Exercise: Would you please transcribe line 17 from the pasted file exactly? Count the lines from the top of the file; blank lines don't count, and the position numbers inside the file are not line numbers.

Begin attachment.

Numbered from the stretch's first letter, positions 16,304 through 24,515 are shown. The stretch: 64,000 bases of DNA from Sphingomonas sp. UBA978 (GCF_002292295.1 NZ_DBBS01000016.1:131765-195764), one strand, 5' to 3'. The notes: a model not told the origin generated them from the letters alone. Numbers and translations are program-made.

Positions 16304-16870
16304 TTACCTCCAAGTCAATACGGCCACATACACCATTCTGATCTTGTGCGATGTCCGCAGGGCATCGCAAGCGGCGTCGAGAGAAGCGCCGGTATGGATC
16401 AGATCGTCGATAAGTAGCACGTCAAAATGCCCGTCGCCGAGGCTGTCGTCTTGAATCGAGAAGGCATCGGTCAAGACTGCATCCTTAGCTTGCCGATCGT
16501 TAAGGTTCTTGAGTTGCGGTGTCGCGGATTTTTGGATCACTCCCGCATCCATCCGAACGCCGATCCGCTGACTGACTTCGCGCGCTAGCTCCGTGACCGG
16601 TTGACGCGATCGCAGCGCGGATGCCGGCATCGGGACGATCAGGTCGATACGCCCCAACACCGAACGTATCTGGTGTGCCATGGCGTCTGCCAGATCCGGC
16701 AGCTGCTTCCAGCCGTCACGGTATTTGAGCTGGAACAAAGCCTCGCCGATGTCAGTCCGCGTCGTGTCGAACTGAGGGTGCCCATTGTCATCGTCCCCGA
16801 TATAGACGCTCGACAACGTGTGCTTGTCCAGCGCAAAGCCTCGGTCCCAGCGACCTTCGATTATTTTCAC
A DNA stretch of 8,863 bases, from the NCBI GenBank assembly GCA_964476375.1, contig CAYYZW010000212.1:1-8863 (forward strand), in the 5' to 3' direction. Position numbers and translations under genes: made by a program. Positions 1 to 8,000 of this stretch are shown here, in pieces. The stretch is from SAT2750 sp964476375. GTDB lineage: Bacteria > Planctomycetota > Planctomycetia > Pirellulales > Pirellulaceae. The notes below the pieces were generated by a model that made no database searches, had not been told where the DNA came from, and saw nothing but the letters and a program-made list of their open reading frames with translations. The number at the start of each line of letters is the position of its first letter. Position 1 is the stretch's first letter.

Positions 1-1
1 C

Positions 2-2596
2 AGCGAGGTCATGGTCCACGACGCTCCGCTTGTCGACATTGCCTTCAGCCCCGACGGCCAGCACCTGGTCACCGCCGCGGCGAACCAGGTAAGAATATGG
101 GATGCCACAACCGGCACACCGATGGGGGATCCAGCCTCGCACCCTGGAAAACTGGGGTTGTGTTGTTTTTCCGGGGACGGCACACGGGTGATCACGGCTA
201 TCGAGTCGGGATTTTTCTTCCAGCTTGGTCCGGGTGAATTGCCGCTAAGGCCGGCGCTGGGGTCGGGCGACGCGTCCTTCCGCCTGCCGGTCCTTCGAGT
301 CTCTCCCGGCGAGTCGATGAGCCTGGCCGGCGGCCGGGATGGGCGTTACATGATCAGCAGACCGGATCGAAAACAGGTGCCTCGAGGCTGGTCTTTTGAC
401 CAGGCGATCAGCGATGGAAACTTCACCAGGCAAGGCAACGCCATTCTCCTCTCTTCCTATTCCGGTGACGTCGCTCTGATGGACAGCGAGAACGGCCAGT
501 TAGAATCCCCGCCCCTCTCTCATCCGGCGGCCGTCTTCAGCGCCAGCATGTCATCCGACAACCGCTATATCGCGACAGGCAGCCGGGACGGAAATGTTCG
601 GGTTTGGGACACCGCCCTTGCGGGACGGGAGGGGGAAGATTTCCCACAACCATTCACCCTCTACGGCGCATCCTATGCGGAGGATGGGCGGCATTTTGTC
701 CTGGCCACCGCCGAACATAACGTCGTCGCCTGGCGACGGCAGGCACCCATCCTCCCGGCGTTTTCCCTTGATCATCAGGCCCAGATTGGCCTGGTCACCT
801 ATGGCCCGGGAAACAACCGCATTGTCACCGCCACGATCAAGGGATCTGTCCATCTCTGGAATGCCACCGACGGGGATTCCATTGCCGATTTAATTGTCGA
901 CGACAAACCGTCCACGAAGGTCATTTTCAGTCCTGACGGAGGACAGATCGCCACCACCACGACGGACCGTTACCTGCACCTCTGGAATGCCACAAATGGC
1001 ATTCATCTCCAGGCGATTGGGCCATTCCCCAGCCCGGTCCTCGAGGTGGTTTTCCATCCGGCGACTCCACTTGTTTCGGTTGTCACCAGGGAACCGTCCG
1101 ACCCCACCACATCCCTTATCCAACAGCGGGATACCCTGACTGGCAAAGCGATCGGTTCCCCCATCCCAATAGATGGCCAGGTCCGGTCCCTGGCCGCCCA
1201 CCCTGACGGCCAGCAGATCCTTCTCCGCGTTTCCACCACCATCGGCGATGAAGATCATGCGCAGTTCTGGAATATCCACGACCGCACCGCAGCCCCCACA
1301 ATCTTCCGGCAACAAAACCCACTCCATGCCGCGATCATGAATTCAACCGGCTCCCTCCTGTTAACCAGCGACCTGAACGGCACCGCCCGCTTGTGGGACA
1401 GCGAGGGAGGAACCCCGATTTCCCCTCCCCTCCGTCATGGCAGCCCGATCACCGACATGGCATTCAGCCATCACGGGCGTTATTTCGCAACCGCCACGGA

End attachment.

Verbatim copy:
401 CAGGCGATCAGCGATGGAAACTTCACCAGGCAAGGCAACGCCATTCTCCTCTCTTCCTATTCCGGTGACGTCGCTCTGATGGACAGCGAGAACGGCCAGT